When making a smoothie for both of us one Saturday morning, the DH asked that I add some spirulina.  He hadn't opened up the container yet so we both did not have experience using it.  Looking at the ingredients and nutrient breakdown, I decided to add two tablespoons in order to get enough grams of protein.  With the quantity of spirulina added, I wouldn't add protein whey.  After placing everything in the blender and turning it on, you could see how intense in colour the smoothie was.   I poured the liquid into the tall glasses.

We had a few spoonfuls and our lips and gums were green.  The DH managed a few more spoonfuls than I before we both said that this was about as much as we could eat.  Lots of laughter accompanied looking at the concoction that I created.  The smoothies found their way into the garbage which was a shame as it had oatmeal, frozen blueberries and bananas, soy milk and flax seed.  

I never read the directions on the spirulina container before I added the powder to the blender.  Directions on the container say to start by taking 1/4 tsp daily with juice and increase progressively by a 1/4 tsp daily until four teaspoons.   Well a 1/4 teaspoon is different than the two tablespoons I added.  Lesson learned today----it pays to read directions!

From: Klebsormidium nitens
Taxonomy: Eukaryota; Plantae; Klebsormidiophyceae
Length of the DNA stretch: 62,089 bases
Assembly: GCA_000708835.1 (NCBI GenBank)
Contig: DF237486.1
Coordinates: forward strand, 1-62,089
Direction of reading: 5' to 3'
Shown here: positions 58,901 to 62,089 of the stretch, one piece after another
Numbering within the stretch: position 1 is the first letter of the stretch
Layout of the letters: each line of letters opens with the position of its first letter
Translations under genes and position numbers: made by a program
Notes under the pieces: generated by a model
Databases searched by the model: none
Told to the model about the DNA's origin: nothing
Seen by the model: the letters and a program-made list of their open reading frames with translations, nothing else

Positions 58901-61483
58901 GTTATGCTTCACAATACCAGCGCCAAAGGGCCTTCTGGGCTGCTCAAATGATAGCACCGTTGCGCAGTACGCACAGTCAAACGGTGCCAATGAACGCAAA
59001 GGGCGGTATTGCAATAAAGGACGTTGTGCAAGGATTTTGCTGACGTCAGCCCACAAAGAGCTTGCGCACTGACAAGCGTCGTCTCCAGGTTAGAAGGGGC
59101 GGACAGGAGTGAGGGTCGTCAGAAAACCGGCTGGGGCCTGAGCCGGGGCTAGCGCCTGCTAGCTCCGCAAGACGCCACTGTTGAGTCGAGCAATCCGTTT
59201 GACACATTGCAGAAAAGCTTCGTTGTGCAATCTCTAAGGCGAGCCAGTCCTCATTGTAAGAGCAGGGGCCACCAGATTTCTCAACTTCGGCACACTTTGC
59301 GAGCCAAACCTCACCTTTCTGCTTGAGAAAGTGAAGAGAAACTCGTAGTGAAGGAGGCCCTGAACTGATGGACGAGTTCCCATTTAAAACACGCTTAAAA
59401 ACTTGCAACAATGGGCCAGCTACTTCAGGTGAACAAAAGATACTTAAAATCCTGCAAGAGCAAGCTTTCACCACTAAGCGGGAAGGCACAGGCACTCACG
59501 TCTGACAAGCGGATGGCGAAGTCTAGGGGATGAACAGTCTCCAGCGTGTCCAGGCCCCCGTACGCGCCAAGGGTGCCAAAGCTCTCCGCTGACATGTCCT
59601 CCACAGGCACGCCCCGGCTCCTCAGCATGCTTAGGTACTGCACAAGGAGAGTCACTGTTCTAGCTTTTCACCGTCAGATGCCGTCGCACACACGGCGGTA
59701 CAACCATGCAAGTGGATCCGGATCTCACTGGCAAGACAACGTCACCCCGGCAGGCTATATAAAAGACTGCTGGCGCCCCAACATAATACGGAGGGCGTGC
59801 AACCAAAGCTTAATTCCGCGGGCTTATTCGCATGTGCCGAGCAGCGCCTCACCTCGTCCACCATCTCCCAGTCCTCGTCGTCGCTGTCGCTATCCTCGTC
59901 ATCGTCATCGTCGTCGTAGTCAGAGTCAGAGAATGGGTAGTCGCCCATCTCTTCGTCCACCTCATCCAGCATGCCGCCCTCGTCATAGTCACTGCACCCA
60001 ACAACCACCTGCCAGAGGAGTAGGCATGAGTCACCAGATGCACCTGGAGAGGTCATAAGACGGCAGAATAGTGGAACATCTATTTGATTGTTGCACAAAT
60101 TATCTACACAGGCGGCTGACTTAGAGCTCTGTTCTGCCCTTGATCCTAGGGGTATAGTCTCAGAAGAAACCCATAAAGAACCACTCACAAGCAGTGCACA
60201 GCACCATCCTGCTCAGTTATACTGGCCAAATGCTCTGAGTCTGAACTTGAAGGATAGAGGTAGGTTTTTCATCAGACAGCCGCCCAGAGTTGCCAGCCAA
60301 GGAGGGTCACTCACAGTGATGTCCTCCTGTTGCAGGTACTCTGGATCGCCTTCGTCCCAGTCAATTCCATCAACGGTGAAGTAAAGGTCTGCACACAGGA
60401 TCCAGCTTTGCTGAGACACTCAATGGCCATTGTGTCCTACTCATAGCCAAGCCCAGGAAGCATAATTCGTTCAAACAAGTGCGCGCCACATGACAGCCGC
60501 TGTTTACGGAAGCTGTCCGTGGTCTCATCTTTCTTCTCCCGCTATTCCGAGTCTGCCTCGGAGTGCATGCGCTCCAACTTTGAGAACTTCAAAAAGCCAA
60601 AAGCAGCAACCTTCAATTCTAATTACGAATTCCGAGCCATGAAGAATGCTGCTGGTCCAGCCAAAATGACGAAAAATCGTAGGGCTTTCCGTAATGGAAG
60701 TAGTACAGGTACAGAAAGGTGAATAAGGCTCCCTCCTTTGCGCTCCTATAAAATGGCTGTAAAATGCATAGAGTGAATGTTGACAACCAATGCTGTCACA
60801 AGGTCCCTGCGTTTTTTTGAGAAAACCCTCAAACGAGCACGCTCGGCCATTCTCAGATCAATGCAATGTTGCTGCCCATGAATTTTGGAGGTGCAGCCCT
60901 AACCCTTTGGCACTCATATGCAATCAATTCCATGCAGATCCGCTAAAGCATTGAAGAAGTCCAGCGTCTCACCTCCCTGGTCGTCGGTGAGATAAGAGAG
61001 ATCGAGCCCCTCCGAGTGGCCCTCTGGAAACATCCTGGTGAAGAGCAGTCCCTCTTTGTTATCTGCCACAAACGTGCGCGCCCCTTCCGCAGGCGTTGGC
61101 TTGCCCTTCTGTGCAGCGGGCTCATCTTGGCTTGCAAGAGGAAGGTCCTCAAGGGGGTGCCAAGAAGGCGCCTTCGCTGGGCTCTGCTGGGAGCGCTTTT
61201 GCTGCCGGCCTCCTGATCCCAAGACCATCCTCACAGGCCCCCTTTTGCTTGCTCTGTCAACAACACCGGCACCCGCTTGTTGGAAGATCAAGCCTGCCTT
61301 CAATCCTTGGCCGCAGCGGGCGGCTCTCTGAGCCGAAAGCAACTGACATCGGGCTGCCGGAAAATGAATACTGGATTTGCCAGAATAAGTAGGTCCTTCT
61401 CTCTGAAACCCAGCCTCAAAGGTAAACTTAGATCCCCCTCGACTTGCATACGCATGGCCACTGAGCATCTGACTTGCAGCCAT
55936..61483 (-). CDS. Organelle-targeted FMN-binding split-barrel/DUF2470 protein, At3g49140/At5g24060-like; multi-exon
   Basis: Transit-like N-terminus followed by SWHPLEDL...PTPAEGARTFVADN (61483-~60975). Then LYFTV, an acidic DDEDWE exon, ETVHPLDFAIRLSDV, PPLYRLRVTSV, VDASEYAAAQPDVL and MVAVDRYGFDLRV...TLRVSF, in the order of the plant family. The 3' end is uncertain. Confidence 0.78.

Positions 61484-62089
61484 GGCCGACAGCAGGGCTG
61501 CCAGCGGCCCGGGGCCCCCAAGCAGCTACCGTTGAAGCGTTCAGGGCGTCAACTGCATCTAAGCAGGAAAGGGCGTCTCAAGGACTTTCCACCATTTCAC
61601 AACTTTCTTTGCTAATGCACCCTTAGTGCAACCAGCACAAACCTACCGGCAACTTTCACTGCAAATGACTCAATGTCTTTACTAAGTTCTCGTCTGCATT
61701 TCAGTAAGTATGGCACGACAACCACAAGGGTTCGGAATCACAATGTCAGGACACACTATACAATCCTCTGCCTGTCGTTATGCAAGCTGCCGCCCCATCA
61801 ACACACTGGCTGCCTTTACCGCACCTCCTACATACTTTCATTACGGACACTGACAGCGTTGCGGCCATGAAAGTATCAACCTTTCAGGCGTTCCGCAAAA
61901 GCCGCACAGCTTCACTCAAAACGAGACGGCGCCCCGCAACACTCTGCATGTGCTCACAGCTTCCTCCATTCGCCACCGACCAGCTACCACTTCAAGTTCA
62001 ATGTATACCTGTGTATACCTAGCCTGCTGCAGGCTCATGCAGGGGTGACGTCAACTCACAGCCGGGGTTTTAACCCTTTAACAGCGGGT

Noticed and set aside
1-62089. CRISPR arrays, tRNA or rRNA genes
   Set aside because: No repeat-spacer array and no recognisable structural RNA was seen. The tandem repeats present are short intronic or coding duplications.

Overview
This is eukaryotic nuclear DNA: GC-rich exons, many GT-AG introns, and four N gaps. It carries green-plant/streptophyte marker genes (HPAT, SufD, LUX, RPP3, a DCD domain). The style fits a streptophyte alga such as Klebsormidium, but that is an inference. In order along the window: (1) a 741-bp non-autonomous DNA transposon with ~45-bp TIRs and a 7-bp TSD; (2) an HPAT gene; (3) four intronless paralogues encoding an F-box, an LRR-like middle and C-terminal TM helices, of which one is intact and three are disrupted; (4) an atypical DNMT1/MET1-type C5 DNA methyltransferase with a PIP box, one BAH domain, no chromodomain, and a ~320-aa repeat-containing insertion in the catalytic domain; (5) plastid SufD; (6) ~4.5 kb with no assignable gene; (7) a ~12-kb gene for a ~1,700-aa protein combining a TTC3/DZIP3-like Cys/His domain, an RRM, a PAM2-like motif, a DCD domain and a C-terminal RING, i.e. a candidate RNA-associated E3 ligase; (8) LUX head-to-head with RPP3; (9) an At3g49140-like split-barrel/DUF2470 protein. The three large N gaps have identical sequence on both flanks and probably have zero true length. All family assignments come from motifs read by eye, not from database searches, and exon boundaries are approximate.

Sunday, September 11, 2011


With produce from the garden, I like to make a gazpacho soup.  If you have never eaten gazpacho soup, it is a cold minced vegetable soup.  It is made in a blender by mincing the raw vegetables and adding some spices, lemon and lime juices and red wine vinegar. You can vary the vegetables depending on what you have.  The recipe is from the Lake Louise Station restaurant in Lake Louise Alberta.  I was so impressed with the soup when I was there years ago at this restaurant and the chef kindly gave me the recipe.   I like the slight acidity flavour from the tomatoes, lemon and lime juices and vinegar.